If you’re unlucky, it’s advisable to seek medical assistance right once because fatalities have been reported. You’re not very likely to run with Lataste’s viper if you frequently visit the rugged Iberian peninsula, especially because it’s a declining species.

5. Asp Snake (Vipera Aspis)

Unless you’re a mountaineer, this snake species prefers to reside in the Pyrenees, so you shouldn’t
worry too much about it. It may also go by the names Viper Asp or Vipera Aspis in Latin.
Having said that, the unfortunate victim could lose their life from one bite from this snake, which is
among the most poisonous in Spain.

If this occurs, you should definitely seek medical care right away.
This snake measures between 60 and 70 centimeters in length and has a triangular head.
The good news is that it often avoids people, so unless you intentionally set out to cause trouble, you
should be rather safe.

6. Horseshoe Whip Snake

Because of its typically huge head, this snake is rather harmless and simple to identify. It has a chain-like pattern on a dark brown background and is dark in hue. The Horseshoe Whip snake is most frequently found in southern Spain.

7. Water Viper Snake

The viperine snake, also known as the viperine water snake, is a common sight in some places since it
frequents lakes and rivers. Despite being referred to as a viper, this snake is not dangerous.

8. Snake Ladder

Spain is home to this species. All you should receive is a rather unpleasant bite, but they may attack if provoked—and who could blame them?—but that’s about it.

9. Aesculapian Snake.

Only the very north of Spain is home to the Aesculapian Snake. They are relatively harmless, despite their 2-meter length making them a jaw-dropping appearance.

10. Smooth snake of the South

This slithery animal inhabits the southern regions of Spain and North Africa, as its name suggests.
The typical one is a little longer than half a meter.

11. Western or Green Whip Snake

Despite its highly striking appearance and potentially threatening lime green hue, this snake is actually
rather harmless.
It’s probably for the best because it occasionally even appears in populated areas.

12. Grass Snake

Grass snakes are common throughout Europe, including the UK.
This species can be found in or near rivers, lakes, and other bodies of freshwater all over Spain because
it enjoys them.

FAQs about snakes in Spain

In Spain, how prevalent are snakes?
In Spain, there are just a few snake attacks per year, therefore there is no need for excessive concern.
In Spain, the creatures are actually rather common, but they tend to avoid people. The majority reside in
wilderness settings, especially when there are mountains.

Are there any poisonous snakes in Spain?
If you’re worried, these are five snakes you should be aware of in Spain. These include the Asp Viper,
Montpellier Snake, False Smooth Snake, Viper of Seoane, and Viper of Lataste.

The latter poses the greatest risk to people. The Pyrenees are where this lizard with a triangular head is
most frequently seen.

Are there many snakes in Spain?
In Spain, there are only a few snake species—roughly a dozen. The five that should be avoided are those
that is particularly harmful to people.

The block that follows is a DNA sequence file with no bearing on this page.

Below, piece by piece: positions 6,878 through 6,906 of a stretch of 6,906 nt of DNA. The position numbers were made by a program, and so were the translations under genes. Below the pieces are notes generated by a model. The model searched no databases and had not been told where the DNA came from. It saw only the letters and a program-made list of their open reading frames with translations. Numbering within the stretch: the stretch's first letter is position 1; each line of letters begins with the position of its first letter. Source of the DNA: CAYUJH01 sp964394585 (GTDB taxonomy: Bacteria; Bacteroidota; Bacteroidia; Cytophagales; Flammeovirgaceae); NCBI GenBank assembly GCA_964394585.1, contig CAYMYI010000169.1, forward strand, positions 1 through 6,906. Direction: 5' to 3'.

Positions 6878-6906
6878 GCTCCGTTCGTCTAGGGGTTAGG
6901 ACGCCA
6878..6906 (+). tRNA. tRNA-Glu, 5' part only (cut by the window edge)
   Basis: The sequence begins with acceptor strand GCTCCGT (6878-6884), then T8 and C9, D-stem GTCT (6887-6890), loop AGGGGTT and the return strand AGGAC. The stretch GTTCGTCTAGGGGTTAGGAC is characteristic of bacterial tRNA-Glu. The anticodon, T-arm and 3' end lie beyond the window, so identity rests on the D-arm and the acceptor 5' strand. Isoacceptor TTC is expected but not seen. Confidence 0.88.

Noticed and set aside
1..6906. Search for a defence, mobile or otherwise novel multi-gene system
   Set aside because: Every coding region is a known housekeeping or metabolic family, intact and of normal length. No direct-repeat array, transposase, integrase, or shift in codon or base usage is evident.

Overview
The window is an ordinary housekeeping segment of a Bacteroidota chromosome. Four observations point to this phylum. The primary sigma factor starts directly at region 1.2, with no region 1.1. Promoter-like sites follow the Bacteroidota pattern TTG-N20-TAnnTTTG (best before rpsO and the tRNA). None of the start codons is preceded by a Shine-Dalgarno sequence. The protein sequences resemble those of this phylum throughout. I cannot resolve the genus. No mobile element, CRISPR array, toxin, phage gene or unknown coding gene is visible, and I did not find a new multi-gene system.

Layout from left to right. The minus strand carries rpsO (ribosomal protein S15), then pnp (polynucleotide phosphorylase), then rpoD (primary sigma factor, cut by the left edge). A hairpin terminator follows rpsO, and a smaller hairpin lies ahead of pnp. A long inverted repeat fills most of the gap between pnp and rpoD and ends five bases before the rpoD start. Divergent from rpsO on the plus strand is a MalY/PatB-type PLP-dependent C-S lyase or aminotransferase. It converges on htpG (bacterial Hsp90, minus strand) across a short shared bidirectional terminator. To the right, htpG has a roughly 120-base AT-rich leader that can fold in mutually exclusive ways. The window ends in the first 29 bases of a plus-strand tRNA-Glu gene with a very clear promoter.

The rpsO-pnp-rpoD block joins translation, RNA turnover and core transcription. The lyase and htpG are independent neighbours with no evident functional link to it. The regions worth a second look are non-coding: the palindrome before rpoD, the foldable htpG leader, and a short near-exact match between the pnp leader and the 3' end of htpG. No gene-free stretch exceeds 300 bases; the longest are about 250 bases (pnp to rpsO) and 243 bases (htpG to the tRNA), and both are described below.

Although snakes can be found all over Spain, they generally avoid interacting with people. Most will
leave people alone if provoked, so it’s best to exercise caution if you do see one.

Does the Costa del Sol have snakes?
Due to the fact that the Costa del Sol is a part of Andalusia, you may see some southern snakes there,
particularly in less populated regions.
In particular in rocky locations, keep an eye out for the Horseshoe whip snake, Montpellier snake, or
ladder snake.

Do snakes exist in Benidorm?
In Benidorm or along the Costa Blanca, you are unlikely to come into contact with a snake unless you go
to the right kind of wildlife center.
Just to be safe, long pants should only be worn by those who venture into the hills or the wilderness.
Before going outside, you can also become familiar with the dangerous species.

What should I do if a snake bites me?
The first thing to do if you are unfortunate enough to get bitten by a snake is to leave the area as quickly
as you can. If more snakes are present, this is the situation. You might need to assist the victim in getting to dry land if the bite happened in water.

The victim of a bite should maintain their composure and remain still for as long as it’s safe to do so.
More mobility allows the poison to circulate more quickly throughout the body.
Never wash or rub the injured area. Additionally, you shouldn’t use heat, ice, or pressure bandages.
As soon as it’s safe to do so, dial 911 for medical aid. Use the recovery position if necessary, and keep an
eye on the victim at all times.

If you can, immobilize the injured limb with a splint. Remove any constrictive clothing or jewelry that
can prevent blood flow, as swelling is likely to occur. Avoid using tourniquets.
Mark the spot where the bite happened if you have a pen on hand.
This might be useful to doctors as they treat patients. In case they lose consciousness, ask the sufferer
to describe the snake if they saw it.
If you do use or administer pain medication, limit yourself to moderate paracetamol. Avoid consuming
alcohol, caffeine, or other stimulants.

Stephanie Heitman

Stephanie is the managing editor of the LOCALiQ blog. She Travels a lot and also shares her travel photos on this site. Also, she regularly publishes content about holiday destinations where she'd like to go, but where we haven’t been yet., she enjoys watching reality TV with her husband and their two pups